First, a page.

Said wins at Montreal in dramatic fashion

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Said wins at Montreal in dramatic fashion

Boris Said waited a long time for his first NASCAR Nationwide Series win and had to work overtime to finally get it at Circuit Gilles-Villeneuve in Montreal, QC on Sunday. Boris Said. Photo by Eric Gilbert. Said took the lead from ...

Boris Said waited a long time for his first NASCAR Nationwide Series win and had to work overtime to finally get it at Circuit Gilles-Villeneuve in Montreal, QC on Sunday.

Boris Said.
Photo by Eric Gilbert.

Said took the lead from Robby Gordon just after taking the final green flag but had to hold off a furious charge by Max Papis on the final lap to claim his first Nationwide Series win.

"It's unbelievable," Said stated in victory lane. "I've been trying for so long and this race is so tough. It was all about brakes and thanks to Performance Friction for giving me the best brakes."

Papis and Jacques Villeneuve battled for second and it looked like that would give Said enough breathing room to claim the checkered flag. But Papis came on strong in the final few turns and briefly got in front of Said. But Said took the lead again on the final turn and won a drag race down the straightaway to the checkered flag.

The margin of victory was just .012 seconds - or about five feet.

"We just really played it smart and saved our brakes until the end," Said said. "We had a good car at the end and that's what it took.

"(Papis) went in deep and I thought 'oh - alright, I'm second' but it was good racing - clean racing. Max is a good guy."

Papis officially led one lap and was as close as he's ever been to winning a NASCAR race.

"If we couldn't win - he deserved to win," Papis said. "I gave everything I had. It came down to the last corner and I did everything I could. I was there pushing - this is what I can do in a good car."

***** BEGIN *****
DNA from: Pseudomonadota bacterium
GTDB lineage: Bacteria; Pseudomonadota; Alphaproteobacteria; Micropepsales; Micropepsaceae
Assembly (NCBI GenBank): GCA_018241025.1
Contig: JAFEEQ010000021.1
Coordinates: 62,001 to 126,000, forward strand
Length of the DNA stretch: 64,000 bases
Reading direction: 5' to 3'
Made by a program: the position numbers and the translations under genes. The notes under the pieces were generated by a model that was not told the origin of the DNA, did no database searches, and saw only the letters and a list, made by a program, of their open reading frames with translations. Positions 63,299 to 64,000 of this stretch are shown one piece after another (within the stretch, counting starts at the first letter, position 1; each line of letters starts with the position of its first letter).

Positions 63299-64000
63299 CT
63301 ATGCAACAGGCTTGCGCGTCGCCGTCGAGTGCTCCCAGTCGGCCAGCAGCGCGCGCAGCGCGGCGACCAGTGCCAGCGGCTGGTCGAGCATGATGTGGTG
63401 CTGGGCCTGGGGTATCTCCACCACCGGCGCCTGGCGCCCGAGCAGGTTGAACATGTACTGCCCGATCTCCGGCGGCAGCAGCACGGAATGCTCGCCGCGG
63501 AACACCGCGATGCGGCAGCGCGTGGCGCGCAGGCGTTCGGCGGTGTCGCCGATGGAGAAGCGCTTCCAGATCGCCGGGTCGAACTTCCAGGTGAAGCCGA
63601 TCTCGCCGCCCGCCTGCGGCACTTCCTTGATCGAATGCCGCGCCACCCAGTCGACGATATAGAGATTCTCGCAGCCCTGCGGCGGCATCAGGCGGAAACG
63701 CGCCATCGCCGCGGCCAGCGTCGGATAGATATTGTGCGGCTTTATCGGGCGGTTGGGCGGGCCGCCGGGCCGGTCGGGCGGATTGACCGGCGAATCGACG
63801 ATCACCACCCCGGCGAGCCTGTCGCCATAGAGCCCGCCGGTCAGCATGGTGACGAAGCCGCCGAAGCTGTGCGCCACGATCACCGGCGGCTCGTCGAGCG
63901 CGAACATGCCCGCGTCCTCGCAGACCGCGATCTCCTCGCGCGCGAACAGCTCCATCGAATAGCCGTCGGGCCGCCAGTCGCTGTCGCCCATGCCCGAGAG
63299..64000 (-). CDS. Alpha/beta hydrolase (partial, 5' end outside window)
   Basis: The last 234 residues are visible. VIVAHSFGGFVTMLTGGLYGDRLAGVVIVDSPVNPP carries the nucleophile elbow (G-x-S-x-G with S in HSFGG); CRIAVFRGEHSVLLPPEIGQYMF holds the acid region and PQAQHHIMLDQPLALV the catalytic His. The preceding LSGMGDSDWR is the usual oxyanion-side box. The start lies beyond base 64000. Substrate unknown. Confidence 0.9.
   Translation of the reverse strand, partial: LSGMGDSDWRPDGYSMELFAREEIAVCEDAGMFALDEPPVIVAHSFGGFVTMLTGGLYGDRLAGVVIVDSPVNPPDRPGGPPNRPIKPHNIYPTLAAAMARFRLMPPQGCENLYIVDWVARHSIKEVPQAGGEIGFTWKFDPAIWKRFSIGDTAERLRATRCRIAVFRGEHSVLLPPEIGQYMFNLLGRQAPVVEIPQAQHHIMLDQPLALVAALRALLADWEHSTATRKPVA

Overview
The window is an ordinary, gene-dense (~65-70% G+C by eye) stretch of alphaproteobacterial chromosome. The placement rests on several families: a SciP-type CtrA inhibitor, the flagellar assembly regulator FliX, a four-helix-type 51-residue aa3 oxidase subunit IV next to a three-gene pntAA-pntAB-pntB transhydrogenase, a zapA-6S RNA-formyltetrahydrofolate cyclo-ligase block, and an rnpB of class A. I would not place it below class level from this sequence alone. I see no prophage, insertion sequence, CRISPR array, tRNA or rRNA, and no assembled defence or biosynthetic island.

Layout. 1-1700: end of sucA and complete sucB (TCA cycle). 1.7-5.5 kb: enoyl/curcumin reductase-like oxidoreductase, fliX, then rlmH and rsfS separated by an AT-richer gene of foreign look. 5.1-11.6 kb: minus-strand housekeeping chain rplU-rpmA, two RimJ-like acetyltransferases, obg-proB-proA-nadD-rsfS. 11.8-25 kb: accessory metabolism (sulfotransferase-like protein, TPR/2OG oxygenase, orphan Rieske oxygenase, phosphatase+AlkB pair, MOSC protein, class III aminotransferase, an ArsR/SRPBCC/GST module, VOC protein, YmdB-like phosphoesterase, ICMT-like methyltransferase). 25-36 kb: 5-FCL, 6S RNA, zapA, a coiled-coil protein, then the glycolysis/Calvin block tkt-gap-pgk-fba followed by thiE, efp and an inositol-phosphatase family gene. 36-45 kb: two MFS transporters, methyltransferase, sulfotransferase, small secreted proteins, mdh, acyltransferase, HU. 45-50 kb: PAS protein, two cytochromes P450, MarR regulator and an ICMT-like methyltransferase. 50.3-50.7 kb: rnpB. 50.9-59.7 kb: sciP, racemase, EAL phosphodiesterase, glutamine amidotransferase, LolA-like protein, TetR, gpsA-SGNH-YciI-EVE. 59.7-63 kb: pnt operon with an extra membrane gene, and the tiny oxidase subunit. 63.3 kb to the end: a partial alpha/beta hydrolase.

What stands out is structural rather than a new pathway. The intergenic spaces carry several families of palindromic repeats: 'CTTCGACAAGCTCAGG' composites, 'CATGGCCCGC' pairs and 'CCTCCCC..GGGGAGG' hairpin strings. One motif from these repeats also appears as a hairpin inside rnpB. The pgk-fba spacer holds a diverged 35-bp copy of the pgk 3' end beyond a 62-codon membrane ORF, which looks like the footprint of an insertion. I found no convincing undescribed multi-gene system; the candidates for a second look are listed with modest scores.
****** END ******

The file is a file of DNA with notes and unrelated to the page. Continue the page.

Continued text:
Villeneuve finished third on the track named after his legendary father.

"The car was running strong all day and the brakes lasted," Villeneuve "said It just wasn't as good at the end of the race as it was earlier.

Points leader Brad Keselowski finished fourth and Paul Menard rounded out the top five.

It was a tough day for race leaders at the 2.71 mile road course. Marcos Ambrose, Carl Edwards and Gordon were the only drivers to lead more than two laps in the race but all finished with disappointing results.

Ambrose started on the pole and paced the field for the first 20 laps and then worked his way back to the front of the field when he passed Carl Edwards for the lead on lap 36. Ambrose had to come into the pits with an electrical issue with 29 laps to go and fell off the lead lap.

A few laps into the next run, his car suffered a suspension failure that forced him out of the race.

"Well you can't say we didn't give it a shot," said Ambrose, who finished 33rd. "I had to turn all the fans off and everything - the engine got worse and worse and eventually it stopped running completely. Then we lost the left front suspension. It was a really good car. It's just a shame we couldn't close it off."

Edwards led a race-high 28 laps and looked like he had the car to beat in the closing laps but he came into the pits with a broken track bar with just nine laps to go and finished 20th.

Gordon started at the back of the field and was on a different pit strategy than the rest of the leaders but took the lead from Edwards under caution with nine laps to go. He stretched his fuel mileage throughout the second half of the race but ran out shortly after taking the final green flag and finished 14th.

A multi-car wreck on the restart with six laps to go was touched off when Gordon and Papis got together at the front of the field on the restart. Jason Leffler, Tayler Malsam and Brad Coleman were among the cars caught up in the wreck that caused damage to several cars and prompted ESPN commentator and racing legend Rusty Wallace to quip that "they better be happy that this is the last race in these old cars."

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